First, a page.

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.Arawak Title Page
Agriculture and food
Effects of Colonialism and the World System
Family Structure, Kinship, Marriage
Issues relating to Gender and Sexual Orientation
Location, Environment, Population
Traditional Adaptive Strategies
Traditional Political Organization
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Traditional Adaptive Strategies
Examples of Arawak Crops
The Arawaks practiced subsistence farming, meaning the grew what they needed to survive and a small amount of excess for trading. They also practiced the slash-and-burn method of agriculture. This method consists of cutting down trees in an area and burning the land to get rid of any brush. The Arawaks would use the ash from the burning and mix it "with fish and urine to produce fertilizer to help prolong the productiveness of the land."
Despite their efforts to prolong the productiveness, the land would become exhausted in about 5 to ten years because they did not practice crop rotation. The Arawaks would then have to clear new land to cultivate. This illustrates that while their adaptive strategies towards the land, such as their use of fertilizer, did allow them to use the land multiple times, they did not adapt in a way that would prevent them from having to continually clear new land.
In parts of Cuba and Hispaniola, the Arawaks used another technique in their agriculture. They would dig irrigation ditches and use inland rives to make artificial fish ponds, demonstrating how they utilized the water surrounding them.
Capturing a sea turtle
The Arawaks harvested multiple types of crops, with their main one being cassava. This food required specific treatment because it was poisonous in its natural state.
The ability of the Arawak to treat this poisonous substance and make it edible demonstrates how they adapted to the type of plants around them.
The Arawak did not lack protein, as they would capture the creates living in a near-by body of water:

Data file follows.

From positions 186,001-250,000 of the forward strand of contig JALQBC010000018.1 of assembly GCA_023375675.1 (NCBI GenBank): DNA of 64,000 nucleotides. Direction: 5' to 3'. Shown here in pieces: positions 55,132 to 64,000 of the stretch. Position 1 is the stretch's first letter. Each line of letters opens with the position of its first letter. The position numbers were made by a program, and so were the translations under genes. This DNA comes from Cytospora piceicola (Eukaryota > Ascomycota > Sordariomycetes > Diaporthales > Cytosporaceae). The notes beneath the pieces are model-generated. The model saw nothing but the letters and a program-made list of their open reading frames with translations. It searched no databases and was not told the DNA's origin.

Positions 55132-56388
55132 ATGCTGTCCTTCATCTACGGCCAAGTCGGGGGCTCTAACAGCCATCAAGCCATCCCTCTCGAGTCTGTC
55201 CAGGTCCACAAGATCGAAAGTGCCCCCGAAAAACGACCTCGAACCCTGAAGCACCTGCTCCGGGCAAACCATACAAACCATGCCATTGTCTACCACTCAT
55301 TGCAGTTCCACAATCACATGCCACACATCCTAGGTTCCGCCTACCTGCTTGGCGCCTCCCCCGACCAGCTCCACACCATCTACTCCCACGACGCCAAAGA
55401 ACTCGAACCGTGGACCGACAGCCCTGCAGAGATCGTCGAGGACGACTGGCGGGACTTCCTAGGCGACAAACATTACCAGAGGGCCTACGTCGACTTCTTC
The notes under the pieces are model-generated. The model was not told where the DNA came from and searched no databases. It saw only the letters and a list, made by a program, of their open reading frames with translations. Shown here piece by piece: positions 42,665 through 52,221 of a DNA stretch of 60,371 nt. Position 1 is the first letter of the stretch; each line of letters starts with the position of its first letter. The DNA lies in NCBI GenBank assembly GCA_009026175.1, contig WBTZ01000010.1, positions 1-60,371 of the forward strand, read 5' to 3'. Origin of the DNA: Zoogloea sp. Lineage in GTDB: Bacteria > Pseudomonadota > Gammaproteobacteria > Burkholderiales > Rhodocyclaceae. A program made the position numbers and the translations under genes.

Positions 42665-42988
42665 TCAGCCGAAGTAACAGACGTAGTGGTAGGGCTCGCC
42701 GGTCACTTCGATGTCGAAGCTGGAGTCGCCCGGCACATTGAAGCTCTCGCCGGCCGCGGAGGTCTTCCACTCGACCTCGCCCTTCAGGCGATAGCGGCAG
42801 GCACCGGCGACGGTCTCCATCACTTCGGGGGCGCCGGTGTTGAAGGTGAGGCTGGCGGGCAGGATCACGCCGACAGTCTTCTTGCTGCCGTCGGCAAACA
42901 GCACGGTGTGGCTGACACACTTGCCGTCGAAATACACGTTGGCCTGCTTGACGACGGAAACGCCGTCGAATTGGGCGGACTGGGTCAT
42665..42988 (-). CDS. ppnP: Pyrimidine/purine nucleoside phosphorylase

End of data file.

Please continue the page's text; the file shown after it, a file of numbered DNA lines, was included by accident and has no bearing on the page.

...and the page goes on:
"Huge piles of shells were found on the remains of campsites suggesting that snails, barnacles, shelfish and crab played and important role in the diets of the early West Indian peoples"
Arawak hunters did not hunt on a large scale because there were not large animals on the islands in which they lived. Instead, they would capture smaller animals and birds by trapping them. They had a specific strategy for catching ducks: "they floated gourds downstream until the ducks became used to seeing them and then the hunter himself would drift downstream with a gourd over his head, breathing through a hole and seeing through eye-slits. Once he reached a bird, it would be pulled underwater and drowned."
They also had specific methods of hunting for other animals as well, such as their favorite prey, the"hutia," a type of coney: "Armed with clubs and carrying torches, the men would chase the hutia at night, frightening it with shouts and the flames of their torches toward a corral which they built. There the coney was killed with their clubs."
This specific methods correlate with the type of animal they hunted. The understanding of the animals illustrates the Arawaks's adaption to their surroundings by figuring out how to hunt what was available to them.
The Arawaks also involved small dogs, called "alcos," in their hunting. These were the only animal that they domesticated.
The Arawaks built two types of houses. The first, known as "bohio," were rectangular structures used primarily for the cacique's house. These buildings were difficult to construct, so the majority of people lived in "caneye" houses. These were round in shape and made by putting wooden posts "into the ground in a circle and canes were woven between them and tied with creepers. The roof was thatched in a conical shape and a hole was left at the top to allow smoke to escape."
Living in the Caribbean, the Arawak were subjected to the harsh weather of the region. However, they were able to construct their homes in a manor that could withstand hurricanes.
The Arawaks practiced trade among the islands of the Caribbean. They used their canoes to trade "cloth, tools, weapons, furniture, tobacco, certain fruits and gold."
A majority of exporting was done by the people in Puerto Rice and Haiti. They exported gold to Cuba, the Bahamas, and Jamaica. Some of the Arawaks in Puerto Rice grew pineapples in order to export them to other islands. There is a possibility that the Arawaks also traded with the mainland, since there have been Maya carvings found in Cuba.
The Arawaks adapted to their surrounds by trading with the surrounding islands. This allowed them to obtain goods that they did not grow or make themselves while also creating an economy between the different islands.
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